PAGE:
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People in the stude know please read, I could use an opinion.

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  • TXmark
    replied
    Issues beyond Canadian I have a '63 hawk 1. I WOULD SAY IF FRONT CONTROL ARM BUSHINGS, NOT IMPOSSIBLE TO DO YOURSELF OR EXPENSIVE PARTS, JUST A FAIR AMOUNT OF WORK 2. WOULD BE IF THE CAR HAS BEEN IN THE SALT, CHECK THE FRAME IN THE REAR

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  • Greenstude
    replied
    Originally posted by GThawkwind View Post
    Okay, guys, one cannadian dollar is a loonie. A person who is loonie is crazy. It was a joke based on these facts and nothing more. I couldn't know any less about canadian money if I tried. I thought it was funny.
    Actually, the reason a Canadian dollar coin is called a "loonie" is because an image of a loon appears on the tails side. When our two-dollar coin was introduced it soon got the nickname "two-nie" or "toonie".

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  • jimmijim8
    replied
    ?????????????????????????????????????

    I can, we can, locate a car that you want. Heck, it's not like there not out there. Check e bay for one. Go to a Stude meet. Join the club. Get educated. We can only help you so much and can't guarantee you a fine car for a fair price. I can guarantee me a fine car for a fair price. Chances on you getting a nice GT for 3500 are slim. 6500 maybe, but don't count on it. 9 to 12 possible. 12 and up yes. Don't be paranoid. Be educated for your search. A lot of us got into Studebakers before this internet thing. Some learned bout Studes thru making bad choices. I for one, but I learned. There's worse things in life than overpaying for a car that you thought at first to be better. These days it is so easy to come up with a good affordable Stude. You have to tell us how much you wish to spend firstly. We'll tell you what your green will buy. Don't xpect a C-K model that is anything but a project to come your way for cheap. Us Stude people ain't stupid. At this time I would recommend you not buy a car needing restoration. Make a decision on your own or choose someone to help you from whomever you may trust. Remember this, fixing up a car, even if you've got the time and talent is going to cost you way more money in the long run. I ain't LION Don't buy a cheap POS just cause the price is right and the particular model has the word "friend" written all over it. It can also be your worst enemy. cheers jimmijim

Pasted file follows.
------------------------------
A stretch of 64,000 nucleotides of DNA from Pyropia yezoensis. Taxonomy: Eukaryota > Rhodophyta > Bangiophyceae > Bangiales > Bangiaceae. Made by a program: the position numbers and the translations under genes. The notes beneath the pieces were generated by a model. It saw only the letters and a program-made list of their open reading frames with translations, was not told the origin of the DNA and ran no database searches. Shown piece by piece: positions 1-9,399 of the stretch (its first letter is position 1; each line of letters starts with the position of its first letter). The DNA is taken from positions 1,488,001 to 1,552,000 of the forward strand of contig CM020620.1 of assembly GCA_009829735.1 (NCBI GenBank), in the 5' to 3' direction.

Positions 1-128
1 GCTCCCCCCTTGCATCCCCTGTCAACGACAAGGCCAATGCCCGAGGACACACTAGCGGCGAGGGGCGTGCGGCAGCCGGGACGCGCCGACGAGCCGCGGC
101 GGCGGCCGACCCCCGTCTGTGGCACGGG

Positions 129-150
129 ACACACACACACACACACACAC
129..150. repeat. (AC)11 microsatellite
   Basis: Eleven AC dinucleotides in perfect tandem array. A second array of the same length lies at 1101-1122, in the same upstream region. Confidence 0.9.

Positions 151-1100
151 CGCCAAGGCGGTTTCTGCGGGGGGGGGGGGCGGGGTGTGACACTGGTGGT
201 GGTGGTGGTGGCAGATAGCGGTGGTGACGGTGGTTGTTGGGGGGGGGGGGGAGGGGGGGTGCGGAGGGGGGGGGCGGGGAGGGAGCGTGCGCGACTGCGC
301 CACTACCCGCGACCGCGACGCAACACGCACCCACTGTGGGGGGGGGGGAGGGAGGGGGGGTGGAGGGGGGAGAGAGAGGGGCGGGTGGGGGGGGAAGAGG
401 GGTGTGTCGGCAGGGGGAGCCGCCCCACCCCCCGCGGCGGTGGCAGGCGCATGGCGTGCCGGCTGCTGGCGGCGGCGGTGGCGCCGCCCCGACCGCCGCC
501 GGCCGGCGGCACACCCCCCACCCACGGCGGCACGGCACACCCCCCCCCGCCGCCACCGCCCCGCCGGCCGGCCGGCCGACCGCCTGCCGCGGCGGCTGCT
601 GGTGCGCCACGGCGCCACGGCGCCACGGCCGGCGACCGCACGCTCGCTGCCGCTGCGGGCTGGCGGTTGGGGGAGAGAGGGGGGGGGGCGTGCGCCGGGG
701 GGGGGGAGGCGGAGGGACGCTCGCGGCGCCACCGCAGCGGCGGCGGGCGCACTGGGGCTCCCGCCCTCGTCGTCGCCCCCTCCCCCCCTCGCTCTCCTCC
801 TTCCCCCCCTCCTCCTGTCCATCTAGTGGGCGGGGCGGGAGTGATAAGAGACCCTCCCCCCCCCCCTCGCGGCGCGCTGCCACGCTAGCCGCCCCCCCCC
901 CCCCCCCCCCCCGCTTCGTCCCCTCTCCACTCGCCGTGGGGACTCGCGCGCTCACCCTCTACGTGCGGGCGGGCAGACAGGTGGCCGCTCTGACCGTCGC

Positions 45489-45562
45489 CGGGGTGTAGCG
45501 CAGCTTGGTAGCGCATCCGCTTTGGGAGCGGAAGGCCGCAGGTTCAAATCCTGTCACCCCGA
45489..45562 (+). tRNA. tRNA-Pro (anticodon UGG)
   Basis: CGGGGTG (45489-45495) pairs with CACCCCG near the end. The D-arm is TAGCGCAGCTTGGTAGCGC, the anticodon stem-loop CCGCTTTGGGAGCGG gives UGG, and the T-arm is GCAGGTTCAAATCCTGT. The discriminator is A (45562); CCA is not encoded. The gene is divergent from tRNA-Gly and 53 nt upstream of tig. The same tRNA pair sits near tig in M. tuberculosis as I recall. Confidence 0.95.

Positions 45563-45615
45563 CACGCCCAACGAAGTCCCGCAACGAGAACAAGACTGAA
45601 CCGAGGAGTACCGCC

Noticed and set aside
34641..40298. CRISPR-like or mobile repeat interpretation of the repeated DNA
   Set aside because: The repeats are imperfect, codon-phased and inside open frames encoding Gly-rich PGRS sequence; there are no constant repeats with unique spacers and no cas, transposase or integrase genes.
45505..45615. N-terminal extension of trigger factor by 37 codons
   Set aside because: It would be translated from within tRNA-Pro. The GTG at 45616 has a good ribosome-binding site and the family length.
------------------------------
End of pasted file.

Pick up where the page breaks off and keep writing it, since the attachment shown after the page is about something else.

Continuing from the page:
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  • avantilover
    replied
    Allow me to add the voice of experience and tell you to get a car that has been done, or which doesn't need much. I've spent about $40,000 on my 1962 Lark, and as the friend who sold it to me said, you'll maybe spend another $50,000 with body and paint, chrome and upholstery so why not take my 1962 Lark which has been done and is as nice as you can imagine.

    I'm going to do just that, ironically, as I just spent $16,000 on my engine rebuild, rewiring and a defective disk brake kit, which works fine but won't retain the brake fluid.

    Trevor and I will do the car up for his grandson, although as Curtis is 5 we'll likely get a drive or two in. [Laughs]

    Go to it and buy and enjoy your chosen vehicle, then make sure you have mechanics who are able and willing to take care of it.

    Best of luck with whatever you choose.

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  • JimC
    replied
    You've got to come to some common ground with the current owner of the car. If he's a decent, trustworthy guy, and he knows you're interested, hopefully he wouldn't sell the car out from under you. Also, keep in mind that even the most desirable Studes aren't so desirable that you can restore them properly without going completely upside down financially, so it's a very select type of person that will go through the trouble of tracking one down and snatching it.

    Talk to someone in your area from the local chapter. See if they'll come look at the car and give you an idea of a good value. Then talk to the owner, make a deal, and make a down payment. From there, you shouldn't have to worry about losing the car anymore. Having seen the car you're interested in, I can tell you that it's a cool car worth sharing pics of out here in the open. Close the deal and share it with the world

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  • Sharkonwheels
    replied
    Subscribed to this thread. I'll be watching it with interest, although I'm not JUST ready to buy a GT quite yet (need another 4-6mos to clear some work interference...)

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  • GThawkwind
    replied
    Originally posted by Henry Votel View Post